More gratification

searching with search engines leads to basically nothing on the term ‘language ban’. It did lead to webpage results on the terms ‘language’ and ‘ban’, possibly used in connection, such as ‘language getting banned’. Well, on the first (and therefore most relevant) search results page, Google search did list one article that used the term ‘language ban’. Google search’s results were the most promising. ‘Cause other search engines had zero to do with context. In my case, I searched ‘Startpage’, ‘Duckduckgo’, ‘Yandex’, ‘Searx’, ‘Search.brave’. Well, ‘Startpage’ did list the same article I got from Google search. Of course, Startpage lists Google search results. Re-surfacing an already popular original is guaranteed to be doomed to fail.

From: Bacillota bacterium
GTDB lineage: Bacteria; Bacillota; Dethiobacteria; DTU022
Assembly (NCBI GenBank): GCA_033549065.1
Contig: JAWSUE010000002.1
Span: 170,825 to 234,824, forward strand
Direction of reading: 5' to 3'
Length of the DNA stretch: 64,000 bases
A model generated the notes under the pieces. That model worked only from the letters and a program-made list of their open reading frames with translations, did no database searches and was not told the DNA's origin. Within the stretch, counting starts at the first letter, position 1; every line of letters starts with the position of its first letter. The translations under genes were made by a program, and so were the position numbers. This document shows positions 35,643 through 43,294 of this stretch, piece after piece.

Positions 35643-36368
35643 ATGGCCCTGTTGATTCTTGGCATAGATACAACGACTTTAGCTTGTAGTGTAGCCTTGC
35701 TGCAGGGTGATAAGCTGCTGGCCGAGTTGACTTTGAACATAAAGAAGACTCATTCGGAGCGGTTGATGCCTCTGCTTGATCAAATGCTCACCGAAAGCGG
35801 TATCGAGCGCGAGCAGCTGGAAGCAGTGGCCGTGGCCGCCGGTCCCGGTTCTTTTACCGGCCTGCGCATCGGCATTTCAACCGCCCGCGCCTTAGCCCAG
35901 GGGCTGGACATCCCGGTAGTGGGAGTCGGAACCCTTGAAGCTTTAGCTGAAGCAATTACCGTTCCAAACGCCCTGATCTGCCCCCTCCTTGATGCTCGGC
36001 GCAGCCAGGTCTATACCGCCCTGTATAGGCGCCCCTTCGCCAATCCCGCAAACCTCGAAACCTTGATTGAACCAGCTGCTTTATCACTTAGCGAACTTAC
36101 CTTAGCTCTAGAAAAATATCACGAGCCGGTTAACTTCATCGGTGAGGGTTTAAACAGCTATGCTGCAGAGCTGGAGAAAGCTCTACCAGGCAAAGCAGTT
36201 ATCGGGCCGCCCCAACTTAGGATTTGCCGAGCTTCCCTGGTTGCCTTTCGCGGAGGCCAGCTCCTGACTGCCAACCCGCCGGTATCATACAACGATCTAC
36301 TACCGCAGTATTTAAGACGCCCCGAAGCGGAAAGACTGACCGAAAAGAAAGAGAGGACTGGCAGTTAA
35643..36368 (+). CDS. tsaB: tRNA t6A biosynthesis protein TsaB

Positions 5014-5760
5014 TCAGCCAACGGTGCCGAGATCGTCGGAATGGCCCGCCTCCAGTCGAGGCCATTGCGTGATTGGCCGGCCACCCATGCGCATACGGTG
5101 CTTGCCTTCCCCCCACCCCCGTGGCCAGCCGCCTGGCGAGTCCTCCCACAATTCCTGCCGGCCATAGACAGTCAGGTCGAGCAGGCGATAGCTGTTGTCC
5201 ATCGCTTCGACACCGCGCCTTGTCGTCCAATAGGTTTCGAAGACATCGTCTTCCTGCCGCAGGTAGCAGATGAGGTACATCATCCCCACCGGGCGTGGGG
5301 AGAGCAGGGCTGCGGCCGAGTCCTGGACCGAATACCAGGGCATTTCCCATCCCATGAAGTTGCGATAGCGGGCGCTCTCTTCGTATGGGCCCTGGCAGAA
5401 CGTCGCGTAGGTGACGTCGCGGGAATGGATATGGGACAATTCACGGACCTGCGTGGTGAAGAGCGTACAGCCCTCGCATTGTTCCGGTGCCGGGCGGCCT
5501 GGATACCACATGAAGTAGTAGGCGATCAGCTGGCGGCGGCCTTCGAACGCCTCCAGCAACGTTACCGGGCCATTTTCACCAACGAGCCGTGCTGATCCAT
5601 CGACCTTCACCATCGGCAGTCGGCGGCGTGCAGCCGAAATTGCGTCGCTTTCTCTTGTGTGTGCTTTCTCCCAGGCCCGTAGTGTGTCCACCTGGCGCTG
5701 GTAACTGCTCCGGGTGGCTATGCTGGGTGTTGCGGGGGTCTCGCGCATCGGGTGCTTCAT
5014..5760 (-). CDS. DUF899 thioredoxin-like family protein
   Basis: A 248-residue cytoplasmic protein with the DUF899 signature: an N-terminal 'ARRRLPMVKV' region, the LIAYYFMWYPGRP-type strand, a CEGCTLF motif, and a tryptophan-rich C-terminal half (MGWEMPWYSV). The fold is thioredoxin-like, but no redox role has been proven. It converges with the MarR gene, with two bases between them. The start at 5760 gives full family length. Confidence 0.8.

As non-Google English-language search engines surface non-context webpages, that’s what you get when searching for ‘language ban’.
Again, behemoth platforms surface through context. Again, those algorithms look for similarities, specifically between the binary numbers each content represents. The more the binary numbers are similar, the more the context is similar. It’s by comparing the context of something discovered, with the context of each of all that is undiscovered, that an algorithm can surface what is most relevant.

1 Like